Walking Through the Design Process

Two coworkers looking at multi-colored sticky notes

Posted by Alyssa Scarpato on June 15, 2018

Graphic design is rightfully seen as a creative pursuit, but successful designers know there are certain steps to take to end up with a solid design. The design process is all about combining structure, efficiency and creativity to come up with a final piece that you can be proud of.

Establish a Clear Process

The first step to creating a great design is establishing a well-organized process for you and your team to follow. Your piece will likely go through multiple stages of design and revision before it’s finished. It’s important to have those steps clearly outlined and keep edits neatly organized.

For one content-heavy project (hundreds of pages) with a quick turnaround, we didn’t have a lot of time in between drafts to make revisions. We broke the content up into different sections and kept them all in Google Drive. When someone reviewed a section, it would go into one folder if it was approved, or another folder if it still needed edits.

This system kept our entire team organized every step of the way, so we didn’t lose track of any sections or important revisions. If you ever have to handle a project with a tight turnaround, having a process for your team to follow will help speed things along without getting disorganized.

Conceptualize Your Design

Now that you have your process laid out and work delegated, it’s time to start with the actual design. Be sure to incorporate approved branding elements into the design and gather the right assets before you begin, such as logos and color swatches. You might come up with a really good look or cool design, but if it’s not in line with your company’s brand, it’s not going to work. From the beginning, your concept should match your brand identity.

With your brand identity established, you might find it really useful to work off of templates that have already been approved, that way you don’t have to reinvent the wheel for similar projects. The look and feel of all of your designs should be in line with the brand anyway, and using templates can help maintain that brand consistency. If you’re going to deviate from approved designs, it should be with clear intention and reasoning, such as creating a piece for a special event or for a new audience.

There will still undoubtedly be many times when something completely new is needed, however, and you’ll have to start from scratch. When I do this, I like to try three or four different layouts and just be creative in trying new ideas before settling on one. It can be a lot of trial and error, but don’t get frustrated; every new idea gets you closer to the “ah-ha” moment.

What’s in Your Toolbox?

As most design teams do, we use Adobe Creative Cloud to produce almost every design. Each program in the Creative Suite is suited to different pieces:

  • Photoshop: A bitmap/pixel-based program that is great for different digital designs, such as banner ads or website images
  • InDesign: A good option if there’s a lot of text to be laid out or for a print layout, for things like eBooks, white papers or data sheets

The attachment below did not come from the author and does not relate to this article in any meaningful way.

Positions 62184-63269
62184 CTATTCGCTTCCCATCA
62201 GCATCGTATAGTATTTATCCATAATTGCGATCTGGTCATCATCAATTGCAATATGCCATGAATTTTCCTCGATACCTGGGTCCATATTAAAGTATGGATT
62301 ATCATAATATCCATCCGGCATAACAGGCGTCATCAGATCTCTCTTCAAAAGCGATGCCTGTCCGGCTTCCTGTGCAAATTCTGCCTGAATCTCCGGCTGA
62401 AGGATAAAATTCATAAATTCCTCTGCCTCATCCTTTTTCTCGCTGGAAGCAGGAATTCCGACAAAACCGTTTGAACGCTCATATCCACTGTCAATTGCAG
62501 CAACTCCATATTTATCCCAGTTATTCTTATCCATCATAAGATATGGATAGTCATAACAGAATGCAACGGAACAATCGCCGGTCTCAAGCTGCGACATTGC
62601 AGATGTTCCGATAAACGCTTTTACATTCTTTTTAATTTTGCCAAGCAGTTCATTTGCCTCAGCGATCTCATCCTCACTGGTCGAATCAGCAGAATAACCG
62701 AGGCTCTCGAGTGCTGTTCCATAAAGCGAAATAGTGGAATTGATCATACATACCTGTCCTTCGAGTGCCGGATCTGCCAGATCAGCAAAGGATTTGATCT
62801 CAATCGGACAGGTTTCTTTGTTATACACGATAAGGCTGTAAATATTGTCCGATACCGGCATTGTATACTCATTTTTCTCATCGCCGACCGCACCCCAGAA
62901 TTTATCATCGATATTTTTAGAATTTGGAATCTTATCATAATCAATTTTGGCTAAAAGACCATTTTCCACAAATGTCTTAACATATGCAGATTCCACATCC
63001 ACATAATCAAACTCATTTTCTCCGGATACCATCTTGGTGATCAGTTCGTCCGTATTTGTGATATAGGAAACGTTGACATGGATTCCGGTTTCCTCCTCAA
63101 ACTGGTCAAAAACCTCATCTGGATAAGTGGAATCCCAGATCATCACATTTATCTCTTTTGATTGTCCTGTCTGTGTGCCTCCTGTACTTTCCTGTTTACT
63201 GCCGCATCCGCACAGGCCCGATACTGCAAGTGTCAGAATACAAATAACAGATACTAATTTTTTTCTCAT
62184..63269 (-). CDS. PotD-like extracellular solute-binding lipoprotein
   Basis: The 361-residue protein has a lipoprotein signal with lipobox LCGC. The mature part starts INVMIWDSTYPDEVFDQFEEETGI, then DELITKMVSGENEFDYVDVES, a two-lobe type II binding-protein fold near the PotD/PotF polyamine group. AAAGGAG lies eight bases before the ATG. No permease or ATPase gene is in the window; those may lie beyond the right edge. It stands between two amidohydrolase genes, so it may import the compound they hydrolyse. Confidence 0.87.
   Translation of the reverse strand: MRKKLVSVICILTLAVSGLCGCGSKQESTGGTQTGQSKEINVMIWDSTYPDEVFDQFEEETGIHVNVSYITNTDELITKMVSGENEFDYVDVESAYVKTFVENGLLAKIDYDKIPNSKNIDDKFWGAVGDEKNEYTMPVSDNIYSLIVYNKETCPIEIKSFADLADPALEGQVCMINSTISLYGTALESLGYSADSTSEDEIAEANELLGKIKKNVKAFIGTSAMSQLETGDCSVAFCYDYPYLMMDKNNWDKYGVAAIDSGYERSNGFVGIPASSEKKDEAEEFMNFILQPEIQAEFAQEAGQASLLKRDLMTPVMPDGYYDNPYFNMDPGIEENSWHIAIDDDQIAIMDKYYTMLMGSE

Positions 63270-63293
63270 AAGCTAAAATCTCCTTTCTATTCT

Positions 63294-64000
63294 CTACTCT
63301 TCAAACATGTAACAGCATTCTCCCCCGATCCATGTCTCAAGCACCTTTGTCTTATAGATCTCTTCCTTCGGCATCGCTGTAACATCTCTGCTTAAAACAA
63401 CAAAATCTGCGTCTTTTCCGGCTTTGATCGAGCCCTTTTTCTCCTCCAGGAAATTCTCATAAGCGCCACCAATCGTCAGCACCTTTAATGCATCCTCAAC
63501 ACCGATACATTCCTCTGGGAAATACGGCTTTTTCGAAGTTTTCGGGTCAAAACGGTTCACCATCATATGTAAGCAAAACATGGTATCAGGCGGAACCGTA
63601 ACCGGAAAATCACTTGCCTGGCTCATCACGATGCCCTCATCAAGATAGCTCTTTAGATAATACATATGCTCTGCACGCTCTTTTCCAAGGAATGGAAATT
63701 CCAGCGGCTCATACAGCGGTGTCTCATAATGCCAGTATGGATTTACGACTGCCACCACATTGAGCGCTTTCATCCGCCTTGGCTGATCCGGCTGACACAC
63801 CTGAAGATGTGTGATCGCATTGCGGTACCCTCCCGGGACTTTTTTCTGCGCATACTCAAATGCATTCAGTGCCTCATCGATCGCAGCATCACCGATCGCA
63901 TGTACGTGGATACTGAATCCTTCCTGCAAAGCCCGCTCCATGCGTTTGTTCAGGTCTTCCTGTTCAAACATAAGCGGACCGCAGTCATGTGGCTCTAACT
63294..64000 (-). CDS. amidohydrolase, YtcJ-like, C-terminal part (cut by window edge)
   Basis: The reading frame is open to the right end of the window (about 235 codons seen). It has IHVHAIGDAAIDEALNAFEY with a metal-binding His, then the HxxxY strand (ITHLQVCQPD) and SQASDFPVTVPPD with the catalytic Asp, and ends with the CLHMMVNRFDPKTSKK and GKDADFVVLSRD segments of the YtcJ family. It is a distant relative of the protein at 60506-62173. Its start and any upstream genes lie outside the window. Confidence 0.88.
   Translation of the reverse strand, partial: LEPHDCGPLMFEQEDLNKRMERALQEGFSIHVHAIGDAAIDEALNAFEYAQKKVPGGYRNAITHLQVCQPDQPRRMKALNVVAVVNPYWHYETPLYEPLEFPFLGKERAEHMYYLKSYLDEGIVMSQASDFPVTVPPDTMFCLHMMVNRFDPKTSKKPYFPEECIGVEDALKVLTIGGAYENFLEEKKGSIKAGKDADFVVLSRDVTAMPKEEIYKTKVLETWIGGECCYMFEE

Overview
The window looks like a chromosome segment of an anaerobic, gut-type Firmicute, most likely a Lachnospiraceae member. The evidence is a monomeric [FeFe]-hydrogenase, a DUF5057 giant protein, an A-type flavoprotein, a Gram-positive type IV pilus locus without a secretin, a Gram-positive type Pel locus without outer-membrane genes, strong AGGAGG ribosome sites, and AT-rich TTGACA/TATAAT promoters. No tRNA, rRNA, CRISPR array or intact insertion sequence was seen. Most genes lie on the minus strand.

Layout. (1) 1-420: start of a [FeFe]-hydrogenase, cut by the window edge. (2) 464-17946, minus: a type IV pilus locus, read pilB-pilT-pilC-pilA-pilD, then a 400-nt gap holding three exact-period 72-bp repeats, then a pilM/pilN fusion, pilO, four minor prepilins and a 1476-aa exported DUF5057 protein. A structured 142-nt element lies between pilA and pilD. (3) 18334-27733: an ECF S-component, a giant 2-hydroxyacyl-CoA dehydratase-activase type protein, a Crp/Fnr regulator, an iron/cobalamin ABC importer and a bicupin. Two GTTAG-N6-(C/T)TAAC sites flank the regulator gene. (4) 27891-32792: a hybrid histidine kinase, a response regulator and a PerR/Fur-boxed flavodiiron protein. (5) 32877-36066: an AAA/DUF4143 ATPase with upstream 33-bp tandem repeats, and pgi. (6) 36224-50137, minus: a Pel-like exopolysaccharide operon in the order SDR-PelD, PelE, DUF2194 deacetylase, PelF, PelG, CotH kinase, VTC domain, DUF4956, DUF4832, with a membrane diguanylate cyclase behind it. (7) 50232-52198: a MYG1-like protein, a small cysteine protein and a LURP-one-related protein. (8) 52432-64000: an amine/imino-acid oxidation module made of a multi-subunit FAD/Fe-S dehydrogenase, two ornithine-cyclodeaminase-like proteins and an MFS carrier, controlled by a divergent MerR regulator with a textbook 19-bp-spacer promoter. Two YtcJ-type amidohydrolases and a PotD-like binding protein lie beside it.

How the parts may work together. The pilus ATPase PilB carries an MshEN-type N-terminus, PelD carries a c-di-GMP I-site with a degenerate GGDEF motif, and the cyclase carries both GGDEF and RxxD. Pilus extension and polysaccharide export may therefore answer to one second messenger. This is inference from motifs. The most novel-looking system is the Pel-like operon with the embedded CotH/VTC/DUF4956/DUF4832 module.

• Illustrator: Really similar to InDesign, but more vector-based; you can use both programs for illustrations and logos, but go with Illustrator for vector-based assets like web icons

The Revision Process

Revisions are an extremely important part of finalizing any design work. The goal is to take the piece from a passable first draft to a rock-solid design that will truly make an impression. The purpose of this step is to build up, not tear down, so don’t be discouraged by constructive criticism; even the most talented designers can use feedback from another eye to improve upon their initial work.

When Rick, our Studio Manager, reviews one of our projects, the first thing he looks for is the overall feel of the design when it’s first opened. Then, he’ll start to weigh what he does and doesn’t like about it. It’s a two-step process: what needs improvements or adjustments, and how can we get it there? That’s where revisions are made.

Some important elements to focus on during the review process:

  • Kerning, alignment and spacing
  • Does the text (and the overall design) “flow”?
  • Does the look and feel of the design convey the brand and messaging?
  • Is central message being called out?
  • Will the audience be able to absorb the message quickly?

And before you share your design with the person or team who requested it, it’s a good idea to have someone proof it against the original content, and do a check for grammar and spelling.

Consider the time it’ll take to revise the design when you’re establishing a deadline, this way you have time to make whatever edits are needed. It might take a couple rounds of revisions before the design really starts to come together, and that’s OK.

As with any other project or collaborative effort, good communication is the key to a successful design. All revisions and edits should be communicated clearly, and everyone on the team should be able to openly express their ideas about how to make a design better. As a designer, don’t be afraid to push back about why you included a certain element, but make sure you’re also being receptive to feedback.

If you’re lacking the bandwidth for a design process to work for you, AAC can help shoulder the load. Contact us today to assess your design needs.

Alyssa Scarpato
Graphic Designer